Transportation industry watchers are witnessing a clash of titans as a leading OTR carrier sues a leading provider of transportation management solutions (TMS), claiming that after years of a lengthy and complicated implementation, the logistics IT solution proved to be “virtually useless”. The TMS provider has filed a countersuit claiming “poor planning” on the carrier’s end is to blame for the failure and that the carrier has been making illegal use of their intellectual property. Let’s look beyond the legal posturing to examine the roots of this dispute.
The carrier’s multi-million dollar lawsuit charges the TMS provider with breach of contract and negligence for allegedly failing to bring the route optimization and carrier management system software online according to the contractually obligated go-live date. By a full year and a half after the go-live date, the solution had still not been activated prompting the carrier to seek a full refund which the TMS provider denied prompting the initial lawsuit.
The TMS provider’s multi-million dollar counterclaim seeks to deflect liability for the failed implementation. The countersuit seeks to prove the carrier was unable to manage its extensive user community who resisted the transition from the legacy system and processes to the new, state-of-the-art solution the provider was engaged to deploy. The TMS provider says the customer’s internal technology group submitted thousands of requests for changes to the solution in efforts to make the new tools conform to old, legacy processes and practices.
The importance of preparing a new user community for the implementation of a wholly new model for performing well-established business functions cannot be overstated.
And herein lays the crux of the dispute: lack of any standardized change management processes. Sadly, this dynamic is not an exotic problem afflicting only a handful of providers and users of logistics IT solutions. Rather, it is one of the most well-known challenges facing any organization seeking to implement such solutions. The importance of preparing a new user community for the implementation of a wholly new model for performing well-established (if poorly managed) business functions cannot be overstated.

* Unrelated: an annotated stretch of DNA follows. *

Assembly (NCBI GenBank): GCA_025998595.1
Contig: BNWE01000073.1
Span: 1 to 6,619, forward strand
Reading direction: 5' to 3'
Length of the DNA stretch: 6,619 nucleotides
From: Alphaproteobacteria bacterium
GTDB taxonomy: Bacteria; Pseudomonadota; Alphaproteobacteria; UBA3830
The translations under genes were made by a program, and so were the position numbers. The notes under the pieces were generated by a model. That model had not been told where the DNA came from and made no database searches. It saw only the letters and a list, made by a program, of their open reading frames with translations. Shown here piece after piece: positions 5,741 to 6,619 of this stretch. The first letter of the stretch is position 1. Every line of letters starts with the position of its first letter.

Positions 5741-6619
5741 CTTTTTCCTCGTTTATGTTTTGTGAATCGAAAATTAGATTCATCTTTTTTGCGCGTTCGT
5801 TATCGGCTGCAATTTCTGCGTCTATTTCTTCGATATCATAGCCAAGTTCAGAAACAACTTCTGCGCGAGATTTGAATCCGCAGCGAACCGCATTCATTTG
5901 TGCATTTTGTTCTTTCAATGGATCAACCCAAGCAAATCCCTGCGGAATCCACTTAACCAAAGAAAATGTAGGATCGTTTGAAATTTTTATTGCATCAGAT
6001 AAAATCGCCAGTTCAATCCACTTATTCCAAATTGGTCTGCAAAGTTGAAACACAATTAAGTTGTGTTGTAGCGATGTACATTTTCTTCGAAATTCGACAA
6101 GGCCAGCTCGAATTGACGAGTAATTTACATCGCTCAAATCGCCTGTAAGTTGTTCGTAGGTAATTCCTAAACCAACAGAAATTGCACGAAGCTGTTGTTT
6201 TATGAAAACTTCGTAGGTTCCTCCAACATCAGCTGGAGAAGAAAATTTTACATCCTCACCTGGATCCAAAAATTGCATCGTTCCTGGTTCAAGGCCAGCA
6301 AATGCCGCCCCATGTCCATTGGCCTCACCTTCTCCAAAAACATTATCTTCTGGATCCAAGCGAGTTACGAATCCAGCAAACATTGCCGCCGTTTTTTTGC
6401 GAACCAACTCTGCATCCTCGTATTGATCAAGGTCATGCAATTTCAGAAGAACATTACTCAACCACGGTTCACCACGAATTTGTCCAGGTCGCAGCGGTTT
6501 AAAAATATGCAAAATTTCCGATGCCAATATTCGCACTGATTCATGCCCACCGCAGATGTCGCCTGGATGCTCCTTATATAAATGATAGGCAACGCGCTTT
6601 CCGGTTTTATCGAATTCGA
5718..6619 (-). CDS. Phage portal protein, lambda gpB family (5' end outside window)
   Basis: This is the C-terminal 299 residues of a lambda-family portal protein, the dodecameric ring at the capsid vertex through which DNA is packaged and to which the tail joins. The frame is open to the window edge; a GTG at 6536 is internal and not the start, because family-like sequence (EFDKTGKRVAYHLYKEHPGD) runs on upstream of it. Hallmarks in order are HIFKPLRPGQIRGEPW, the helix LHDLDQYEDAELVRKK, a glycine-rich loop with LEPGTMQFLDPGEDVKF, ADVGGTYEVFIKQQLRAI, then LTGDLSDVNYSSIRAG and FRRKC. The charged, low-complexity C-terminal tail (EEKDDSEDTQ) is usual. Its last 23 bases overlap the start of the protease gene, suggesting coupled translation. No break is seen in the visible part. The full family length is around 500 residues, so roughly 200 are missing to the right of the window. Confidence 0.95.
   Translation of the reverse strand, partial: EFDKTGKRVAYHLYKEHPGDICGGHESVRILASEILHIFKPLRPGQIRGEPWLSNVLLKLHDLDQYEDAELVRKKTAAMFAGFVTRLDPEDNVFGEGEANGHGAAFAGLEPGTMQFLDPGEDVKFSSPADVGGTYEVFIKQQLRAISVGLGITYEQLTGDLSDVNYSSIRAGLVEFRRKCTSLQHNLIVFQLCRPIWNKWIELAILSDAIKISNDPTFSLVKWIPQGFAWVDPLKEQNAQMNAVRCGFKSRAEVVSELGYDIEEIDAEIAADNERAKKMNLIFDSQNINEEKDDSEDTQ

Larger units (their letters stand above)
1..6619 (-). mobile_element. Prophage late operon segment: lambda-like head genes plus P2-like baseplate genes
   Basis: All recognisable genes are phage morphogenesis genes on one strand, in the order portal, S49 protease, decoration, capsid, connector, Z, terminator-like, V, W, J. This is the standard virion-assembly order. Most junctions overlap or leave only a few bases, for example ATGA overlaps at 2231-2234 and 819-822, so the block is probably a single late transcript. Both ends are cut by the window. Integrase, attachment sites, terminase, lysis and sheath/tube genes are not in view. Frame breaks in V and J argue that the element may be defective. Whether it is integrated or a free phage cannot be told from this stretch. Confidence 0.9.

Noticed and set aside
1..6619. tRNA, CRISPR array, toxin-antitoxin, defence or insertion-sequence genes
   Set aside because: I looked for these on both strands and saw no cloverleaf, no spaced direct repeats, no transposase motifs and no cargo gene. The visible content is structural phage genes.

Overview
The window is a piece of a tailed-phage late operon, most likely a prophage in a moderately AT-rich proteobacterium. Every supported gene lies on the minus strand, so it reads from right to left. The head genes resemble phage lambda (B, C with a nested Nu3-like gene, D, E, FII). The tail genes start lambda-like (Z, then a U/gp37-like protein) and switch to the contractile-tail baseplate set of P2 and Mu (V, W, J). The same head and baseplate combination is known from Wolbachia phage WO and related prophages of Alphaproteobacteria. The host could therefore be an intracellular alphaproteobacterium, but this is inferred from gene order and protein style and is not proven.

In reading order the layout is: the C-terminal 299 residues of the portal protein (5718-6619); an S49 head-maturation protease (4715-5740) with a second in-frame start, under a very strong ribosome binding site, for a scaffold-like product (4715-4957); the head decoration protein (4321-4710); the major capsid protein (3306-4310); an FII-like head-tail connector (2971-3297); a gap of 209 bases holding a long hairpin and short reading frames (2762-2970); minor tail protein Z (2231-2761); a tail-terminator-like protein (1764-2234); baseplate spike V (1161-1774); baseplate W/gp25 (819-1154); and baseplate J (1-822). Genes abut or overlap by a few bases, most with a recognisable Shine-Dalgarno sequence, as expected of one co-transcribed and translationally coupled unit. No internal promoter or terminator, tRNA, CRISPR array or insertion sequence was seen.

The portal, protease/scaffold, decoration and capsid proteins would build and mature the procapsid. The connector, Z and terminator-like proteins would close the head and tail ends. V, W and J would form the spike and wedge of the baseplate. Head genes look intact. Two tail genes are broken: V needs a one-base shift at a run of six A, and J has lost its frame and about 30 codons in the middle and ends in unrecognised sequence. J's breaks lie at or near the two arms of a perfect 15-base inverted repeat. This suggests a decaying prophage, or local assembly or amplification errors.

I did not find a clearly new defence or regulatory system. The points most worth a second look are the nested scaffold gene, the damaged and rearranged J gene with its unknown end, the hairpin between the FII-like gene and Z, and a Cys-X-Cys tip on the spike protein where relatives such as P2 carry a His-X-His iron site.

A TMS provider would be right to insist that their product is not intended to accommodate a carrier’s request to modify their system so it acts like (and integrates with) the legacy systems it was intended to replace. After all, technology tools like TMS and other logistics IT solutions are not designed to more effectively correct and manage existing broken, incomplete or outmoded processes. Instead, these solutions are intended to completely replace existing systems with new, more efficient ones, powered by the latest and greatest advances in computing power and integrated industry best practices.
To be fair, the TMS providers share some responsibility for ensuring smooth transitions occur as well. Rather than simply relying on the language contained in their client contracts, providers must sufficiently communicate the significant scope and ramifications of the imminent changes to new clients, early in the process and repeatedly. It is incumbent on a provider to prepare customer users for the significant changes initiated by a new TMS implementation.
This process must involve managing expectations properly. Best practices include developing and delivering detailed resource estimates illustrating what personnel/resources will be delivered by the provider (i.e. implementation managers and project managers) and those that will be required from the client organization (i.e IT resources, transportation department champions, etc.). If it is determined the client resources are unavailable or not forthcoming, it is up to the provider to call out the deficiency and insist that adequate client resources are made available. Other best practices include detailed, initial risk and change management assessments and joint reviews of “as-is” and “to-be” documents. Complete change management activities – discovery audits, process mapping exercises, stakeholder meetings, user trainings/forums, etc. – should be scheduled and attendance should be compulsory for all.
The lesson to be learned from this high-profile conflict is this. Customers of IT solutions must be disabused of the notion that the new solution will correct fatal flaws in their existing processes/practices. Providers of logistics IT solutions must take better responsibility for working diligently during implementation to convey the benefits of their solution to the customer’s rank and file in order to drive enthusiastic adoption and effective usage of the new technology.